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Posts tagged "fiction"

Feb 12, 2014
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Adam Sternbergh, Shovel Ready

This was a lot of fun. Call it a terse, sci-fi hard-boiled noir: Ex-garbageman turned hit man in a post dirtybomb NYC protects a damsel-in-distress. Nice doses of humor, too.

Books like this are like a big fat reset button for my reading habits: when I’m stuck on boring books, they get me going again, turning pages.

I’ve followed Sternbergh’s writing for a few years, and it’s cool to read this after reading all his essays circling around the idea of “trash” and genre.

Last week, he published this essay on “guilty pleasures,” lamenting the point at which he stopped reading books for pleasure, and started reading books because he should. (Today I posted my own excerpt from my new book: “No More Guilty Pleasures.”) He writes: “This year, I’m making a simple resolution… I’m going to banish the word “should” from my cultural vocabulary.” (This is an attitude I’d first run into from Jonathan Lethem and then fully embraced when I read Alan Jacobs: “Read at whim! Read what gives you delight—at least most of the time—and do so without shame.”)

Here’s Sternberg debating A.O. Scott’s notion of “strained pulp”:


  This observation about “strained pulp” really struck me — in part because so much of what I love falls precisely in this category: knowing, sophisticated attempts to replicate pleasures that were once widely disdained. I like Soderbergh’s genre films like “Haywire” and “The Limey”; I like Michael Chabon’s self-consciously pulpy novel, “The Yiddish Policemen’s Union”; heck, I liked “Drive.”


What’s interesting is that it seems to have taken him a while to get around to “write what you like”:


  I was probably doing what I was habitually and temperamentally inclined to do in the presence of book editors, which was mumble some half-baked ideas for nonfiction books that I thought might be commercially appealing, but which, upon further reflection, I’d realize I didn’t even want to read, let alone write. You recognized this, and forcefully reiterated the question: No, Adam—what do you want to write? At which point I think I mumbled, even more sheepishly, something like: “Well, I’d like to write fiction.”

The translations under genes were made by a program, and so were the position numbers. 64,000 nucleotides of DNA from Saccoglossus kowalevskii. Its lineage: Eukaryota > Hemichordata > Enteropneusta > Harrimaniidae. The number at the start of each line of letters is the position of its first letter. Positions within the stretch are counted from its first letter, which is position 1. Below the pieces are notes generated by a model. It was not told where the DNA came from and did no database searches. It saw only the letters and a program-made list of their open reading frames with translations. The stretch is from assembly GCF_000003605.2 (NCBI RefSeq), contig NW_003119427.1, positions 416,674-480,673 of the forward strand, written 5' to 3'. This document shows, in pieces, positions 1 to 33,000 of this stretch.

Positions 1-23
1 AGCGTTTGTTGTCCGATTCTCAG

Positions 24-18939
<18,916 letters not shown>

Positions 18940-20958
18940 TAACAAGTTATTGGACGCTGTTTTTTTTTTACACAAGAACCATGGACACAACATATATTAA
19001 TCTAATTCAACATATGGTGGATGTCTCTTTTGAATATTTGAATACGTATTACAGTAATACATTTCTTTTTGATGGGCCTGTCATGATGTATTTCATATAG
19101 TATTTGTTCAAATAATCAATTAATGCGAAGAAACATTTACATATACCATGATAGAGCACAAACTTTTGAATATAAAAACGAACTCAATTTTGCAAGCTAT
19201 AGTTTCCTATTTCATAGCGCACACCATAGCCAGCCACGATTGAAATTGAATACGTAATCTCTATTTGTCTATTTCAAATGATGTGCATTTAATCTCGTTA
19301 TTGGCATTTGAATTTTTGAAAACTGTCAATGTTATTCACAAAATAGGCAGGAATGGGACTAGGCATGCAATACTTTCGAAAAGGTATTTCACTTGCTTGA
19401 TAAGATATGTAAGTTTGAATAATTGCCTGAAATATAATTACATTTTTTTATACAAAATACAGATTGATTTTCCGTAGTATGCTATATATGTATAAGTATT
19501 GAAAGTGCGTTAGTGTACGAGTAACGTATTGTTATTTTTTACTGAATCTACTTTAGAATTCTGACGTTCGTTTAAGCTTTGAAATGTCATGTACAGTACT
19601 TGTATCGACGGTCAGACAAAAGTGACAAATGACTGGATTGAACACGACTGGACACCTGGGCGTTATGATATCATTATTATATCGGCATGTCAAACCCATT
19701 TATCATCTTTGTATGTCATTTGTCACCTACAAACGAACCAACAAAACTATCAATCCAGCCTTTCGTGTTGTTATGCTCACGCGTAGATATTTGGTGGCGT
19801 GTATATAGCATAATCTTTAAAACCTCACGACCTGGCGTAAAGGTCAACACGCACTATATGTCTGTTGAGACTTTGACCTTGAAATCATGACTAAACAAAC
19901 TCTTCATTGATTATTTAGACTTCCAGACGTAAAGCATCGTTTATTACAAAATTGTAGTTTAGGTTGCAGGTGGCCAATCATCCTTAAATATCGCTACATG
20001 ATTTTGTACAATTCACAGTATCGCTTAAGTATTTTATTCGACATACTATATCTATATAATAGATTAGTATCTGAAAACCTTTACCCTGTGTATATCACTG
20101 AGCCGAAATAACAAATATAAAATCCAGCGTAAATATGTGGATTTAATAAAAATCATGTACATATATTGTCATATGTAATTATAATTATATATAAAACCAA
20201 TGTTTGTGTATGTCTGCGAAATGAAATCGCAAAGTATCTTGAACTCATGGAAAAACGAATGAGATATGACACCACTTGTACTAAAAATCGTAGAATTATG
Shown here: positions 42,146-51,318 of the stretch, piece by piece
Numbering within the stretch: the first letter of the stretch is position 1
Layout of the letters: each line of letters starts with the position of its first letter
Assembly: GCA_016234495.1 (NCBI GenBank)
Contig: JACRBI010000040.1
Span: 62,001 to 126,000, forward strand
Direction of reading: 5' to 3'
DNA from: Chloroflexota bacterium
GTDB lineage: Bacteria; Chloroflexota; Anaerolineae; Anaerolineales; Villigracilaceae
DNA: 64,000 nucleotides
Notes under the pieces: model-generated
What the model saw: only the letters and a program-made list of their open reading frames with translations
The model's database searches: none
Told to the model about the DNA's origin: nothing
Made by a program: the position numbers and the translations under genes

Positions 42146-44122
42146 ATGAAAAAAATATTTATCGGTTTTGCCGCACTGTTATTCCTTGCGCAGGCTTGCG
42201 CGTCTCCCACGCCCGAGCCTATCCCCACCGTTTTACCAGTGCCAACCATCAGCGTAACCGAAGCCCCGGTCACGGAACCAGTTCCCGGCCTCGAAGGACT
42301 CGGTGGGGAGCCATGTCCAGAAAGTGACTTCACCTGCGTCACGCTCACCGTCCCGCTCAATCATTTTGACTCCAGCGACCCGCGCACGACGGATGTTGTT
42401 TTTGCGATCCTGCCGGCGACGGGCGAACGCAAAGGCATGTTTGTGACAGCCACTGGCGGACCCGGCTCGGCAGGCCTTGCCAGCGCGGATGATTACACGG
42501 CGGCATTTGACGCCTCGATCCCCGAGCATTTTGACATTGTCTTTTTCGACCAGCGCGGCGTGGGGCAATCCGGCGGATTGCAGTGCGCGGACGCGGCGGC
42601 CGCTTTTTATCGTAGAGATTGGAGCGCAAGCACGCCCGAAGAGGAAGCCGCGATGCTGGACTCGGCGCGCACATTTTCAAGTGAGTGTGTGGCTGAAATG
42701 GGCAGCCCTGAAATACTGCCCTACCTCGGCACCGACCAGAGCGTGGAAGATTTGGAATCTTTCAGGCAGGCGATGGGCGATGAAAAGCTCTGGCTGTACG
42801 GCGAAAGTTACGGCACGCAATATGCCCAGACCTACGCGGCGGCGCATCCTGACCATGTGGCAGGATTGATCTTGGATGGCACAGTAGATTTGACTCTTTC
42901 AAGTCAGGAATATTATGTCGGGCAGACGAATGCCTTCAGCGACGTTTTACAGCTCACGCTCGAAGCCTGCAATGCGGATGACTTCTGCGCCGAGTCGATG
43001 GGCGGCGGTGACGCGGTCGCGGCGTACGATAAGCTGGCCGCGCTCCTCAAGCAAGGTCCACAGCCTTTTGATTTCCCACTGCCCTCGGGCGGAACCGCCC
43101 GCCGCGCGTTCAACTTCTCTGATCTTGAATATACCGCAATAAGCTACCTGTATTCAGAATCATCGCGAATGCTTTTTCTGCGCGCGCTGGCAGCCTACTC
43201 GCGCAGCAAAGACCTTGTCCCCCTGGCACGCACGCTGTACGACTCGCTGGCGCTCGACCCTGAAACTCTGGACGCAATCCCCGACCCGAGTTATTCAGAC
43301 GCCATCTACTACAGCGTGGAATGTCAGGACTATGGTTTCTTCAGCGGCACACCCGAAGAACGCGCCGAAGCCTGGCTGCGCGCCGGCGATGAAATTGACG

Just as there’s that leap of getting over what you feel like you should be reading and reading what you want to be reading, there’s that leap of getting over what you feel like you should be writing, and what you want to be writing. All fiction is fan fiction. Michael Chabon in Maps and Legends:


  All literature, highbrow or low, from the Aeneid onward, is fan fiction….Through parody and pastiche, allusion and homage, retelling and reimagining the stories that were told before us and that we have come of age loving—amateurs—we proceed, seeking out the blank places in the map that our favorite writers, in their greatness and negligence, have left for us, hoping to pass on to our own readers—should we be lucky enough to find any—some of the pleasure that we ourselves have taken in the stuff that we love: to get in on the game. All novels are sequels; influence is bliss.


Anyways, thumbs up.

Filed under: my reading year 2014

Adam Sternbergh, Shovel Ready

This was a lot of fun. Call it a terse, sci-fi hard-boiled noir: Ex-garbageman turned hit man in a post dirtybomb NYC protects a damsel-in-distress. Nice doses of humor, too.

Books like this are like a big fat reset button for my reading habits: when I’m stuck on boring books, they get me going again, turning pages.

I’ve followed Sternbergh’s writing for a few years, and it’s cool to read this after reading all his essays circling around the idea of “trash” and genre.

Last week, he published this essay on “guilty pleasures,” lamenting the point at which he stopped reading books for pleasure, and started reading books because he should. (Today I posted my own excerpt from my new book: “No More Guilty Pleasures.”) He writes: “This year, I’m making a simple resolution… I’m going to banish the word “should” from my cultural vocabulary.” (This is an attitude I’d first run into from Jonathan Lethem and then fully embraced when I read Alan Jacobs: “Read at whim! Read what gives you delight—at least most of the time—and do so without shame.”)

Here’s Sternberg debating A.O. Scott’s notion of “strained pulp”:

This observation about “strained pulp” really struck me — in part because so much of what I love falls precisely in this category: knowing, sophisticated attempts to replicate pleasures that were once widely disdained. I like Soderbergh’s genre films like “Haywire” and “The Limey”; I like Michael Chabon’s self-consciously pulpy novel, “The Yiddish Policemen’s Union”; heck, I liked “Drive.”